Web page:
Governments have aligned under the Clydebank declaration and are carrying out initiatives to promote GSCs. Classification companies are in a unique position to help those ports that want to explore and deploy GSC as they can bring cross-sectorial information to the partnership.

What will be the next steps for the GSC? 

Green shipping corridors are still a tool under development where no project has seen a high degree of maturity. Nonetheless, the first stages of such a project are now well known, best practices have been identified and methodologies and guidelines are more and more defined, facilitating the establishment of new corridors. 

Progression of the GSC under development:

Tools are being developed to accelerate the pre-feasibility and feasibility studies, such as ABS model and simulation or Lloyd’s framework to get started working towards a GSC. 

In the coming years, alternative fuels ships will start operating and more and more demonstration and pilots will be performed, these will be carried out on the established GSC first, as there will be competition among green ports for these sustainable ships. Ports will probably hasten the development of all the required infrastructure and services for bunkering of alternative fuels.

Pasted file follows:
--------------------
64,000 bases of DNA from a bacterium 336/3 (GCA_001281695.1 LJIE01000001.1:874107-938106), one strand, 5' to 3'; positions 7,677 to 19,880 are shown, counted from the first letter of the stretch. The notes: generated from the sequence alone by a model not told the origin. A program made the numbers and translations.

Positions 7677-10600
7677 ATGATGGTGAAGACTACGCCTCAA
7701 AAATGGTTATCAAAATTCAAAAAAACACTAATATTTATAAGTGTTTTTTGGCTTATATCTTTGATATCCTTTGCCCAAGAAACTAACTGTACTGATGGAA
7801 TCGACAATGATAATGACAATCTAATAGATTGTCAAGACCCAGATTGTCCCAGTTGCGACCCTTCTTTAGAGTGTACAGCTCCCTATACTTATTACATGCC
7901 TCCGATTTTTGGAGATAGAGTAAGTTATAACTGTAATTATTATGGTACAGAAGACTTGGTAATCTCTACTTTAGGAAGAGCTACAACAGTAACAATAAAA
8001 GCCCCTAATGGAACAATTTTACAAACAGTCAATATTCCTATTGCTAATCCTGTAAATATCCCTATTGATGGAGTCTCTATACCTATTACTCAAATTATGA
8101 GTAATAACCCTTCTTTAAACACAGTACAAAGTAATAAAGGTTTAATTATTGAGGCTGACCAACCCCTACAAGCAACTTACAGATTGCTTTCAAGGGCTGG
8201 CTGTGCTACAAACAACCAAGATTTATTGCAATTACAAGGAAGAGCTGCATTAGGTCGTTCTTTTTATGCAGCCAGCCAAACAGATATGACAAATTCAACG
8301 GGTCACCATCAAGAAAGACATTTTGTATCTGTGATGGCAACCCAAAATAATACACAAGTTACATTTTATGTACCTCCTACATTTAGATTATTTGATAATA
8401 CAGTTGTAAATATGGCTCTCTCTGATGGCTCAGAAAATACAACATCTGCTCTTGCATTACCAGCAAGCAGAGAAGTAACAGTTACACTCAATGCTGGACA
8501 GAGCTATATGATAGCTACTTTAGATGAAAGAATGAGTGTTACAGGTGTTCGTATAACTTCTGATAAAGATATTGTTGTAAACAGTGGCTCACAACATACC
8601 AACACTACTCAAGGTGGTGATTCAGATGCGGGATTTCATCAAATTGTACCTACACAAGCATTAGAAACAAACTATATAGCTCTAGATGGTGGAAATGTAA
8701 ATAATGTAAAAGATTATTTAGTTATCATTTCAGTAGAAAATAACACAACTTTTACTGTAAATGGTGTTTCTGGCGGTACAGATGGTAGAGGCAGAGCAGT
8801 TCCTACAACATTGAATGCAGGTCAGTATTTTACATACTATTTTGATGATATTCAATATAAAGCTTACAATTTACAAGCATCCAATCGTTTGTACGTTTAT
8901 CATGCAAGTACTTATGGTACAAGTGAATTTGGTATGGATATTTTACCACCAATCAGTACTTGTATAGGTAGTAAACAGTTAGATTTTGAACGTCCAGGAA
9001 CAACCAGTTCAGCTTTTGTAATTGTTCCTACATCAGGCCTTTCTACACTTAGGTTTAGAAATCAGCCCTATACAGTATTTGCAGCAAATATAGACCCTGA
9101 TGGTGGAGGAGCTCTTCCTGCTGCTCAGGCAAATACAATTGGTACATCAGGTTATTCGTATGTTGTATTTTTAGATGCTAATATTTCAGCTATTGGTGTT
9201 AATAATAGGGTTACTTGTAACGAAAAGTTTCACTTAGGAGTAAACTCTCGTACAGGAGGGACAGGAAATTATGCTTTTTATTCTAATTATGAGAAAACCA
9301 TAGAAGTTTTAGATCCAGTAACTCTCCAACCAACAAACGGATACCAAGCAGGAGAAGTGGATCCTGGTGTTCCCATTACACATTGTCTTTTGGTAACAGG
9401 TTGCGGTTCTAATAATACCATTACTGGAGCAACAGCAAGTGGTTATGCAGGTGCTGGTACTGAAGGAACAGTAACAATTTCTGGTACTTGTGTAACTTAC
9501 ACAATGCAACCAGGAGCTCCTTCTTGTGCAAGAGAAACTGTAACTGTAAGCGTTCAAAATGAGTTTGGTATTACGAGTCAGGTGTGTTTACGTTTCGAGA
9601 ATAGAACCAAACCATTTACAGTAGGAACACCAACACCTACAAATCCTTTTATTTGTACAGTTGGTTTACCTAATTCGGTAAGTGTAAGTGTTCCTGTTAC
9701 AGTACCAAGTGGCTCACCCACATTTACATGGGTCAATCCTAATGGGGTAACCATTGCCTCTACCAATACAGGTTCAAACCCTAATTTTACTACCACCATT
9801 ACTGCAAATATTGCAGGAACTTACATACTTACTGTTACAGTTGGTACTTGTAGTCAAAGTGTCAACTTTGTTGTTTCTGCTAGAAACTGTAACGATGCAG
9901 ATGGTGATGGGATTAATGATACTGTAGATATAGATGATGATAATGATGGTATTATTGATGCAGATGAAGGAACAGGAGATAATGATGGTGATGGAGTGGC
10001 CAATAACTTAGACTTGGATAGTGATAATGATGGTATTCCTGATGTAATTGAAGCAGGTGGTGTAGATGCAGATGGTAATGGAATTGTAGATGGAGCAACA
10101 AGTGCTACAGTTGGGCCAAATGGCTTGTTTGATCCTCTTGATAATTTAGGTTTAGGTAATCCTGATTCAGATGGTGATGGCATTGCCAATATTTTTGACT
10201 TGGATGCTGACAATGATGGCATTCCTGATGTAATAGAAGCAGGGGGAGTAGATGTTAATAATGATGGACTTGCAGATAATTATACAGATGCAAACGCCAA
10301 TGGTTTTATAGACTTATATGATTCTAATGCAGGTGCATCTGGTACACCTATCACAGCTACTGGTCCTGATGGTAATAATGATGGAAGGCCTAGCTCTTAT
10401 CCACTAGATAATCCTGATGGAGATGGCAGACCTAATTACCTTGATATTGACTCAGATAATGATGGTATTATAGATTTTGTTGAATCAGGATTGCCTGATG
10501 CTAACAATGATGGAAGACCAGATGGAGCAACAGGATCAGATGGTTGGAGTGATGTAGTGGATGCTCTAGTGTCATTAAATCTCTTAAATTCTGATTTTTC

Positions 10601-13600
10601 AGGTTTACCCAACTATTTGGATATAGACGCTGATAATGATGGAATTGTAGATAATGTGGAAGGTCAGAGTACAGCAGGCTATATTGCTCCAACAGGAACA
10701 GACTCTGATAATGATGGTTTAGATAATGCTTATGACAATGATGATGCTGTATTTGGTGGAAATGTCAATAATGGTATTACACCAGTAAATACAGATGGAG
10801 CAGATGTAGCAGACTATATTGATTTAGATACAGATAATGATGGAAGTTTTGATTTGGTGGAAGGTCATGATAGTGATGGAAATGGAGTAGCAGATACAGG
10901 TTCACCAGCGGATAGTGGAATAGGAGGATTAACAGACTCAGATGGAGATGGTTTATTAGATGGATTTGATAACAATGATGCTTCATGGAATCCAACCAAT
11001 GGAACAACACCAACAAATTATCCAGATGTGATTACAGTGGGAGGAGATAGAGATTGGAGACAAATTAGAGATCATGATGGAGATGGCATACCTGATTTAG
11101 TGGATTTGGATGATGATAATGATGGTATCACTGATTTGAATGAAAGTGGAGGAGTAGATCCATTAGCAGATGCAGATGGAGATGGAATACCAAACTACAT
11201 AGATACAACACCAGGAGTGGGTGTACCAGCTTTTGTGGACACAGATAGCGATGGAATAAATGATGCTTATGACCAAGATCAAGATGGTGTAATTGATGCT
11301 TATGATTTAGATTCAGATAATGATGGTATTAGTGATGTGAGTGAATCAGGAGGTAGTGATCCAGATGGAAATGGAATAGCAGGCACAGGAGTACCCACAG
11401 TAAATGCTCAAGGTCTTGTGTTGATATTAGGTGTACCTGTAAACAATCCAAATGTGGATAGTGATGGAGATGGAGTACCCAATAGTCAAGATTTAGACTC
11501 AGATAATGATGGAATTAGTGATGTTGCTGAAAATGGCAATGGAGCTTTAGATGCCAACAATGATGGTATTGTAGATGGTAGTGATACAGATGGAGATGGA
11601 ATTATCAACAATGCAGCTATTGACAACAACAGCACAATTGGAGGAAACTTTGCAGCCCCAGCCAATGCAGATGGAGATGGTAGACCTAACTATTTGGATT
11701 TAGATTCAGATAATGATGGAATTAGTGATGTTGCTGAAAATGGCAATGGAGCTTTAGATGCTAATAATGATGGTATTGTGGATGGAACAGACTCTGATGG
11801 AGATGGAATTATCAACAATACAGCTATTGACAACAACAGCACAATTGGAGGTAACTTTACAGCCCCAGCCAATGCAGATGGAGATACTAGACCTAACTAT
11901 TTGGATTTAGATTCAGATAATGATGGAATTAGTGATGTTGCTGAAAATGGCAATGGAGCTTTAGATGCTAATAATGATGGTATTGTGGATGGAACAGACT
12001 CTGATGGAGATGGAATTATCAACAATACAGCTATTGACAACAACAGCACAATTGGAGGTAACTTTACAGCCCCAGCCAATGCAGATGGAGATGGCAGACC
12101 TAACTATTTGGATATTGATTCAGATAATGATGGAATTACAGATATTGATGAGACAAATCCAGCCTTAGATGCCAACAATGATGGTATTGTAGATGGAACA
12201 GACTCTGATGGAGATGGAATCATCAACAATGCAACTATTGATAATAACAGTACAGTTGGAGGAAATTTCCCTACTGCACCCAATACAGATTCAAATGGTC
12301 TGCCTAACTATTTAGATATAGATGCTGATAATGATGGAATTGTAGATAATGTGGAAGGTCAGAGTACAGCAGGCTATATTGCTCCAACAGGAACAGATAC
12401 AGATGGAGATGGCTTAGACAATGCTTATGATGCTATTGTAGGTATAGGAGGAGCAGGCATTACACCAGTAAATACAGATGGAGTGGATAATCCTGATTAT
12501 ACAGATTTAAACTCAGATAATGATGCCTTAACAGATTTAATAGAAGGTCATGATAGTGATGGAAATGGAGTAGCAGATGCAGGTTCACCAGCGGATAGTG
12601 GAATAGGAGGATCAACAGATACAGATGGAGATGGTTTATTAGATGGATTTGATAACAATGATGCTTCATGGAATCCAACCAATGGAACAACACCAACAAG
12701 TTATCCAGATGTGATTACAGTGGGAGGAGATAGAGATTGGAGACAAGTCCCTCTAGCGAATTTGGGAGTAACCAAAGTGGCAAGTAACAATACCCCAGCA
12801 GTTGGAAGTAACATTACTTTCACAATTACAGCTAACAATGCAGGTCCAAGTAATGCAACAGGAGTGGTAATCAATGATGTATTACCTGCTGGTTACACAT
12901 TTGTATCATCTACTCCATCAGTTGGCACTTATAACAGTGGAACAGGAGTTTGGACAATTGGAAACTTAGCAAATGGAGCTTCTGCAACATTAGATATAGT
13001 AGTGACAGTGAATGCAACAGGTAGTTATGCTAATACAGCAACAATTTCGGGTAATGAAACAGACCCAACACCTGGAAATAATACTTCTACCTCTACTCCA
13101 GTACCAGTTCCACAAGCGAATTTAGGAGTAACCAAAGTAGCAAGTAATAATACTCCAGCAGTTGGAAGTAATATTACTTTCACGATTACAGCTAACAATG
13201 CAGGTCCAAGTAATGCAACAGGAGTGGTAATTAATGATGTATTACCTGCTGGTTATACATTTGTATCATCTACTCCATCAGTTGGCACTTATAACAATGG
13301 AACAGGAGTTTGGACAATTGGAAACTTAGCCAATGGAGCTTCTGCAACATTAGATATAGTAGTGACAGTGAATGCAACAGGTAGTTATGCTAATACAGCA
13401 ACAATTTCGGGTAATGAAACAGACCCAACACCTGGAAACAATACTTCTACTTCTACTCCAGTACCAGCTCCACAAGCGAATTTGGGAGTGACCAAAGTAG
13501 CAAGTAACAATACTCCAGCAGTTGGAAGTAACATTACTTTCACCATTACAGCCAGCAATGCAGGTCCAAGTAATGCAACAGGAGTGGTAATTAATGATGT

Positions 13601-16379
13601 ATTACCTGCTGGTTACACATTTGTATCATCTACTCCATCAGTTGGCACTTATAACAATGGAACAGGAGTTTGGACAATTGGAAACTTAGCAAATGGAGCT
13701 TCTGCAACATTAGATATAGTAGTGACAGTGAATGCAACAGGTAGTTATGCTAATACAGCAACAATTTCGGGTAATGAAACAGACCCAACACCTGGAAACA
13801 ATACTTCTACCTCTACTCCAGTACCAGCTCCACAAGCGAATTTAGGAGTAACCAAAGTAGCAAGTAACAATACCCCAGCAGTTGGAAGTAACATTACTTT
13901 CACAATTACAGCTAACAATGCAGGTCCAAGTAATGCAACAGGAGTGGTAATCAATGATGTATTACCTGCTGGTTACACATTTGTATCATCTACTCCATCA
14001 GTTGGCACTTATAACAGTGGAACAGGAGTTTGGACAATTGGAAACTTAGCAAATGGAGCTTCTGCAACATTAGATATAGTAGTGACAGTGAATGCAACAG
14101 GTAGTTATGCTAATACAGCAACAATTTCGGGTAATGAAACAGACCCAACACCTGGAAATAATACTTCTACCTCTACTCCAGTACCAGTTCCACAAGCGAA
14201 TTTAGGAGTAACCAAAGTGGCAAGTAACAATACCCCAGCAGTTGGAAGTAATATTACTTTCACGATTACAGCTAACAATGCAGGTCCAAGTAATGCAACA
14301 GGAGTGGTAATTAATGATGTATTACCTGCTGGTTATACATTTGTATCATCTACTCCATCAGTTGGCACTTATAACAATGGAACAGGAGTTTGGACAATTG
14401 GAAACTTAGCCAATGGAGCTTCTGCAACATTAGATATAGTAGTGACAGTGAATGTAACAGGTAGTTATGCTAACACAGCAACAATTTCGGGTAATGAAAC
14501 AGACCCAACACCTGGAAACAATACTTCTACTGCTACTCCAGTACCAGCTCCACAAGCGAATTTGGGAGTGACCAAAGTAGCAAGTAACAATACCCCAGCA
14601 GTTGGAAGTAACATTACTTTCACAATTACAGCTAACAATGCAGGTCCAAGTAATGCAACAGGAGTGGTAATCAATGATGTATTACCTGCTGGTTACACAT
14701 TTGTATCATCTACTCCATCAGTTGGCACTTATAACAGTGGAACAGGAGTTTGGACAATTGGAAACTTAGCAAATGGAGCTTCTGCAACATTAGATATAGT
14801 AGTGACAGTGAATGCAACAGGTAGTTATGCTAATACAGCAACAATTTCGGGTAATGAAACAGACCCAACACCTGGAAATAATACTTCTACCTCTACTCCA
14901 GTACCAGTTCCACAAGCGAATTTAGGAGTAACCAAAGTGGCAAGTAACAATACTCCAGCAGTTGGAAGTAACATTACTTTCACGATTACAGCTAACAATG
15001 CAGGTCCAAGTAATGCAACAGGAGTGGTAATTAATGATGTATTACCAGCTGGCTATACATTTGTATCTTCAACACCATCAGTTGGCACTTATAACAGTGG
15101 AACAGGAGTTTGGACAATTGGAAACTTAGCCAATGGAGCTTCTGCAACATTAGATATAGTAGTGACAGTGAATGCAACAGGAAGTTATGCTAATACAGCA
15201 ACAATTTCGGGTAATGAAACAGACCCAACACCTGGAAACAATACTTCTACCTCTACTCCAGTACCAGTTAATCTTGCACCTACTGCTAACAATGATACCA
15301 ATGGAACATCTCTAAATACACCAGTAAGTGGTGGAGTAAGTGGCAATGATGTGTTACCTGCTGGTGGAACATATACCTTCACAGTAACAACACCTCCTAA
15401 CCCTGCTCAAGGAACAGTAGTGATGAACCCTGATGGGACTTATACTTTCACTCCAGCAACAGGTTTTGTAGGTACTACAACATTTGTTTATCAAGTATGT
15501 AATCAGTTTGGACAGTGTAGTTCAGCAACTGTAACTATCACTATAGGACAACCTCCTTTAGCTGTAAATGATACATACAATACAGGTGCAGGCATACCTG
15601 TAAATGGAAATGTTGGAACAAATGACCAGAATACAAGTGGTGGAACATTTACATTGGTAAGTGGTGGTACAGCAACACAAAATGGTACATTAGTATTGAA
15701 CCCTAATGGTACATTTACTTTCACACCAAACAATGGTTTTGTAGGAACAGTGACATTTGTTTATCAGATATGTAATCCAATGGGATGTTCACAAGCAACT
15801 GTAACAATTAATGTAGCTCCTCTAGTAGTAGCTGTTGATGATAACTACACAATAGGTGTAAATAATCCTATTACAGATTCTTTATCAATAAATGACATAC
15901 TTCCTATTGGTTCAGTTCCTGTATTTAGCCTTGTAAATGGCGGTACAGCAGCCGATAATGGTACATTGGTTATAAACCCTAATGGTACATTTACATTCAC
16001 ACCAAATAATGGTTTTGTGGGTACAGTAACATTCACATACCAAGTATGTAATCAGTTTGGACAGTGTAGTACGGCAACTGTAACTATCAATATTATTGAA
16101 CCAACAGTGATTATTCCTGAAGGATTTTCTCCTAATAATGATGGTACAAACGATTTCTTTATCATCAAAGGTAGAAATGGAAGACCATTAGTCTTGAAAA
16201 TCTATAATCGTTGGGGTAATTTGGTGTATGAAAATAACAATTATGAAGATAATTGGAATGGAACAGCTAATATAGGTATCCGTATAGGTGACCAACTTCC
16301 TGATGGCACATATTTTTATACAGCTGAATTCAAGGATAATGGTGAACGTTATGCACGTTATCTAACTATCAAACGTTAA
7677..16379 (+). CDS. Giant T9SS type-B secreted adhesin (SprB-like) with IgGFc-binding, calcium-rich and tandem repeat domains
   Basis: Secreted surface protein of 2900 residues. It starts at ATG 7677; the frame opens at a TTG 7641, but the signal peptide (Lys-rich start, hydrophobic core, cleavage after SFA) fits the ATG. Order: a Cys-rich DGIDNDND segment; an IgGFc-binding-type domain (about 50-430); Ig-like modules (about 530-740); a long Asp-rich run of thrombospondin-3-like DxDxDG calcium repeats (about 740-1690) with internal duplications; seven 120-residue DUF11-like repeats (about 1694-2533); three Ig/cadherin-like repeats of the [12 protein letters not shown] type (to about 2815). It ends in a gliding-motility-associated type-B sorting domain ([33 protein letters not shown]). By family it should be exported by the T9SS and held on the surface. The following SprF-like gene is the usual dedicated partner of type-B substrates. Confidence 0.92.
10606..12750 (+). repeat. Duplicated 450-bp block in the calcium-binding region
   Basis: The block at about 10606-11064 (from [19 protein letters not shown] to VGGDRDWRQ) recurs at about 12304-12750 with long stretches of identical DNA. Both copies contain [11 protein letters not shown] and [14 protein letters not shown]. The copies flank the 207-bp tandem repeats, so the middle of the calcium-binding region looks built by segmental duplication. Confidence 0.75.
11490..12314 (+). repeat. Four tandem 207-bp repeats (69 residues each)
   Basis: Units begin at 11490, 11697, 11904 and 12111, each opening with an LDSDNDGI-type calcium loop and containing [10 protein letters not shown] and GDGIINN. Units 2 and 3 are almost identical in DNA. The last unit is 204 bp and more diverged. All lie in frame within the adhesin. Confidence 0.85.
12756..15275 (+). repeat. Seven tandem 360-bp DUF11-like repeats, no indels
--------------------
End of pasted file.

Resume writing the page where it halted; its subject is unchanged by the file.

The IMO GHG strategy (MEPC80) and FuelEU will be enforced from 2025, reinforcing the demand for sustainable fuels which will accelerate the deployment of new production plants. However, these fuels need renewable electricity, which will be in high demand as other sectors will also be forced to decarbonize, a main competitor being land transport. Renewable penetration and grid reinforcement will be key to guarantee availability of alternative fuels for the maritime industry.

Chain of transmission for decarbonisation:

Nonetheless, the main driver for the success of GSC will be the demand for consumer goods with lower carbon footprint. This is why GSC promoters should also provide support in mobilizing the demand for such products. 

Green shipping corridors will keep being announced at a steady pace, but they will be born better structured and more developed than the first wave that was mainly motivated by the drive to be newsworthy and being able to apply lessons learned from these first GSCs. 

Through our own awareness, raising our willingness to pay for low emissions products, a network of green maritime corridors will be weaved continuously until there will be no more GSC but a sustainable blue economy.